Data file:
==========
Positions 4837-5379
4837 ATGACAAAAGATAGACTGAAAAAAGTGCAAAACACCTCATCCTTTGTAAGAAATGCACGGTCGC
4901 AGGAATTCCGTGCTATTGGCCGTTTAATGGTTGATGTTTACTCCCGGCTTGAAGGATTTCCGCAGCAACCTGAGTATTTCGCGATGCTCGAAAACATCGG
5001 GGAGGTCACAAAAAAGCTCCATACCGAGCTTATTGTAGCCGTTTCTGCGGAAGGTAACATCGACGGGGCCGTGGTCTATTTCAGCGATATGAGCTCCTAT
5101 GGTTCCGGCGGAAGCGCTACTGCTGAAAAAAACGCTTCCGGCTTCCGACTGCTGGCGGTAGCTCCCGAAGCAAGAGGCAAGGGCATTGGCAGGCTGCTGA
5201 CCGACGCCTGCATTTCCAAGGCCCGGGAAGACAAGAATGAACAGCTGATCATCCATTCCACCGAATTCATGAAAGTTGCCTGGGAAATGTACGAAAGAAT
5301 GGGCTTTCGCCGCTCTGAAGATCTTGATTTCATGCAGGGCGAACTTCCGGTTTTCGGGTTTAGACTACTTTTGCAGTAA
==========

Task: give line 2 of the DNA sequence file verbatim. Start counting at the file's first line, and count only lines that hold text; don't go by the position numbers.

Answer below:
4837 ATGACAAAAGATAGACTGAAAAAAGTGCAAAACACCTCATCCTTTGTAAGAAATGCACGGTCGC